Palace Electric and Hoyts cinemas from 14 January 2021
Family CG-animated feature, 78 min
Parental guidance recommended for younger children
The legendary HEINZELMÄNNCHEN of Cologne were gnomes secretly finishing craftmen’s work at night until they were ousted by a tailor’s malevolent wife 200 years ago.
Ever since then, the Heinzels have been hiding in a secret underground habitation where any contact with the upper world – and, most of all, with humans – is strictly forbidden. But one day, lively Heinzel girl Helvi decides that she cannot stand the restriction of this little world any longer.
Together with two companions, the Heinzel boys Kipp and Buck (German: Butz), she climbs up to the earth’s surface, determined to find her true calling. After hilarious adventures, Helvi’s growing friendship with the initially grumpy pastry chef Theo enables her and all the other Heinzels to find their true purpose in life: helping others.
We have come to expect a high level of slickness with animated features these days. In this film the scenes and characters meet expectations. As an adult viewer I am therefore looking for something more, which I guess could be termed intellectual rigour or moral substance.
This movie explores the issues of individual competitiveness versus working together as a group. The main message from this movie is that things work out better if we work together. Parents and children discussing what they have seen might cover the ideas of persistence, kindness, forgiveness and team spirit.
The adult human characters are prime examples of disillusionment – Theo has a failed bakery business while his brother Bruna runs a successful modernised bakery over the road, albeit serving up sub-standard baked goods.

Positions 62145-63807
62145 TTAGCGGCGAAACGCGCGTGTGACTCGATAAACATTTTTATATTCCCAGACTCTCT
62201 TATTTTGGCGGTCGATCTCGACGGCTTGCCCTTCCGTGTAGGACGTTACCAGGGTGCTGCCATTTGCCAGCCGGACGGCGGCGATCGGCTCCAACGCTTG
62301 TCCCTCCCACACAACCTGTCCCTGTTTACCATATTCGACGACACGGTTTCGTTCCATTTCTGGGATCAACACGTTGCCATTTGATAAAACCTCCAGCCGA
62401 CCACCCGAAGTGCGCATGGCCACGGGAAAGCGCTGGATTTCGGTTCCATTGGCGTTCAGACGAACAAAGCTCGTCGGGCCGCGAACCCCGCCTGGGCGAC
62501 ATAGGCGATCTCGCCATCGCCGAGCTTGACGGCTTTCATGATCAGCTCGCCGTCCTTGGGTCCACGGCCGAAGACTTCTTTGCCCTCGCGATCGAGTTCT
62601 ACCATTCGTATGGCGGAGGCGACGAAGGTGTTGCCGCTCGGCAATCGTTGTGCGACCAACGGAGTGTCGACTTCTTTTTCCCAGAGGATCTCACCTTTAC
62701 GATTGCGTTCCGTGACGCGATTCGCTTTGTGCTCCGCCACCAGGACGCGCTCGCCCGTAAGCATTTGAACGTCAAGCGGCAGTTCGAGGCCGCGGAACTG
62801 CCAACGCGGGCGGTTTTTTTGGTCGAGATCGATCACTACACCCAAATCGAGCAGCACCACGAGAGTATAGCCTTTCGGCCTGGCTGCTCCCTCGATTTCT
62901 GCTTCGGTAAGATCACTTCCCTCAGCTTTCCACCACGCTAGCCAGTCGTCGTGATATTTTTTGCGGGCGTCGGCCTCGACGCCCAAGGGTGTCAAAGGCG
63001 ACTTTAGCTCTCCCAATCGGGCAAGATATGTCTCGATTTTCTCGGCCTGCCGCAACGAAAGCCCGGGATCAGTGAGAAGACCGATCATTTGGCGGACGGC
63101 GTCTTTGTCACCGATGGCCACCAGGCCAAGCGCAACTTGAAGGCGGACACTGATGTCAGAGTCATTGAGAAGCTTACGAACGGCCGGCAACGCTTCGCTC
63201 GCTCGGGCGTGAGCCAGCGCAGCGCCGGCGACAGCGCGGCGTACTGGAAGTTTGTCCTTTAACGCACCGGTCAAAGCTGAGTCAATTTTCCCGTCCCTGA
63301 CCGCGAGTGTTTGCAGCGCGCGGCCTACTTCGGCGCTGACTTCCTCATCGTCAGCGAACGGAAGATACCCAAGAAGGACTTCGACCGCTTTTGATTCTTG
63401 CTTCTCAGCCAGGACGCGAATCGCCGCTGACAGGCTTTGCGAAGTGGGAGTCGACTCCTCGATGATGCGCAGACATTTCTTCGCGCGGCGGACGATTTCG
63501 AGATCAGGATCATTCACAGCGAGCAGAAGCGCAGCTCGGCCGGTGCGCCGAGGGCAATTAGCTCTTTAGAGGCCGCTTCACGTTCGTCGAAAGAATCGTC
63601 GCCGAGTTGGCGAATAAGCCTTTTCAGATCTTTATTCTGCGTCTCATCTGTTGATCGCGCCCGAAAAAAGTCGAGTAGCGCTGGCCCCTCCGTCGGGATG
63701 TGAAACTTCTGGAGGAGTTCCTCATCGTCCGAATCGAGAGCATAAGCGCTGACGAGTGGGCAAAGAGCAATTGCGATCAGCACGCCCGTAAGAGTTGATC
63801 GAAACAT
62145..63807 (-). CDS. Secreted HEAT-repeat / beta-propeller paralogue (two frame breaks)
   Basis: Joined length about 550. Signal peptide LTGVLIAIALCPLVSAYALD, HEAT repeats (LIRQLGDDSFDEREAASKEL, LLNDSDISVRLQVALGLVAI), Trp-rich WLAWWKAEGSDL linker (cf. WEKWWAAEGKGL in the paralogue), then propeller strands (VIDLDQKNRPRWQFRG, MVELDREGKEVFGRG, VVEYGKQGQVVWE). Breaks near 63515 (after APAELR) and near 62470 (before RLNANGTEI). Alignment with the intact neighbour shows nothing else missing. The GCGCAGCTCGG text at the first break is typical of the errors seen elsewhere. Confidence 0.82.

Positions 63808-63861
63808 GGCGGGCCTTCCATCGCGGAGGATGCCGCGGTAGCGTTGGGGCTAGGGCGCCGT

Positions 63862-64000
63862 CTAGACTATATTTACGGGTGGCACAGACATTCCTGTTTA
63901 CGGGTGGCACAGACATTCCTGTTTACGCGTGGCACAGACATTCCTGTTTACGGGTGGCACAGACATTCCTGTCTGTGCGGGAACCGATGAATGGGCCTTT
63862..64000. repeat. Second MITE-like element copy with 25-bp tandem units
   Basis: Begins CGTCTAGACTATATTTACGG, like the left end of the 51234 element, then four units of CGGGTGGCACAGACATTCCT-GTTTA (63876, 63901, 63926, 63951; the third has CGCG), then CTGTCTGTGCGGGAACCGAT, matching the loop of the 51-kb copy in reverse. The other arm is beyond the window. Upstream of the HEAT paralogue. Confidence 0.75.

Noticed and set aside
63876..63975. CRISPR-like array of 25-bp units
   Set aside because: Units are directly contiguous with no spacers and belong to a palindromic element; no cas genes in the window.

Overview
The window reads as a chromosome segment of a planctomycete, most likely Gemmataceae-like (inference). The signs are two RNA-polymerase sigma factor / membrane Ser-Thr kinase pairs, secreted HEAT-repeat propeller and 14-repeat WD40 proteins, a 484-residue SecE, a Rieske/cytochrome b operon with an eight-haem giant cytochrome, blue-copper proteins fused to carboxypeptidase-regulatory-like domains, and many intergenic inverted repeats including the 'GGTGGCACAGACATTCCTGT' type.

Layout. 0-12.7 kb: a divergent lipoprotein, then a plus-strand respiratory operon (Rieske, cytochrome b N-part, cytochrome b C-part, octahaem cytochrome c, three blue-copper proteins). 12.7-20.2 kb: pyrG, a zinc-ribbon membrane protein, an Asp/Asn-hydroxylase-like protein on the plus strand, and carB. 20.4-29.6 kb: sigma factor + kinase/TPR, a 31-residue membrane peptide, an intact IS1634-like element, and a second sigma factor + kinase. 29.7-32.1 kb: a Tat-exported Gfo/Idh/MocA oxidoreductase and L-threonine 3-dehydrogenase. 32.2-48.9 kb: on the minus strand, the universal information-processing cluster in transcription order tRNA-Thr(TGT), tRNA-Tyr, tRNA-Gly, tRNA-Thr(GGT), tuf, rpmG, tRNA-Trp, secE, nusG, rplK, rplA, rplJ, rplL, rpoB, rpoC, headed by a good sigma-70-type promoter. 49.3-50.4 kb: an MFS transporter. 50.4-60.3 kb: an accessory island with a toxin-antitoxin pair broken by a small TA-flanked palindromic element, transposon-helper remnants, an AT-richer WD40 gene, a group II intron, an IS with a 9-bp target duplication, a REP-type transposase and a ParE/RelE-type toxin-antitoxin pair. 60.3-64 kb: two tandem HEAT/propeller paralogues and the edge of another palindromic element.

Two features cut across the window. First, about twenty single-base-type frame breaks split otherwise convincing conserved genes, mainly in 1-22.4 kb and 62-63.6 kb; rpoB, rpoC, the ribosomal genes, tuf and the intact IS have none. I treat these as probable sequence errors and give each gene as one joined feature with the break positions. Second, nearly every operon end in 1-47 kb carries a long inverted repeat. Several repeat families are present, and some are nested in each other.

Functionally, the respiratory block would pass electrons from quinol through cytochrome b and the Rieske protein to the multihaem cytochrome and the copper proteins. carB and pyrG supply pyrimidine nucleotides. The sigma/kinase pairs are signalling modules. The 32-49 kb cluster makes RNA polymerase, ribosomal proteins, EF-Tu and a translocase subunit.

Theo symbolises the traditional old-fashioned values of excellence and customer service – the business nevertheless has failed under the impact of his more modern funky competitor. He and his entrepreneurial (somewhat gangster like brother Bruno) hold a long-standing grudge, and we see how unproductive this is and how it merely generates its own negativity. Helping people we might consider to be our enemies is thus another important theme.
Audiences used to American animated product may find that this German production requires more work. Even at 78 minutes it feels a little long though it does also feel like one that could well spawn a TV series. The fact that our lead character is a feisty and capable female will please those struggling against gender stereotypes and male domination of the hero space.
Canberra Times reviewer Ron Cerebona says: The Elfkins: Baking a Difference is pleasant, harmless holiday fare provided you don’t mind the occasional mild toilet joke.
Due to some violence, name calling and slightly scary scenes, the film is deemed by most reviewers to be suitable for ages 6 plus.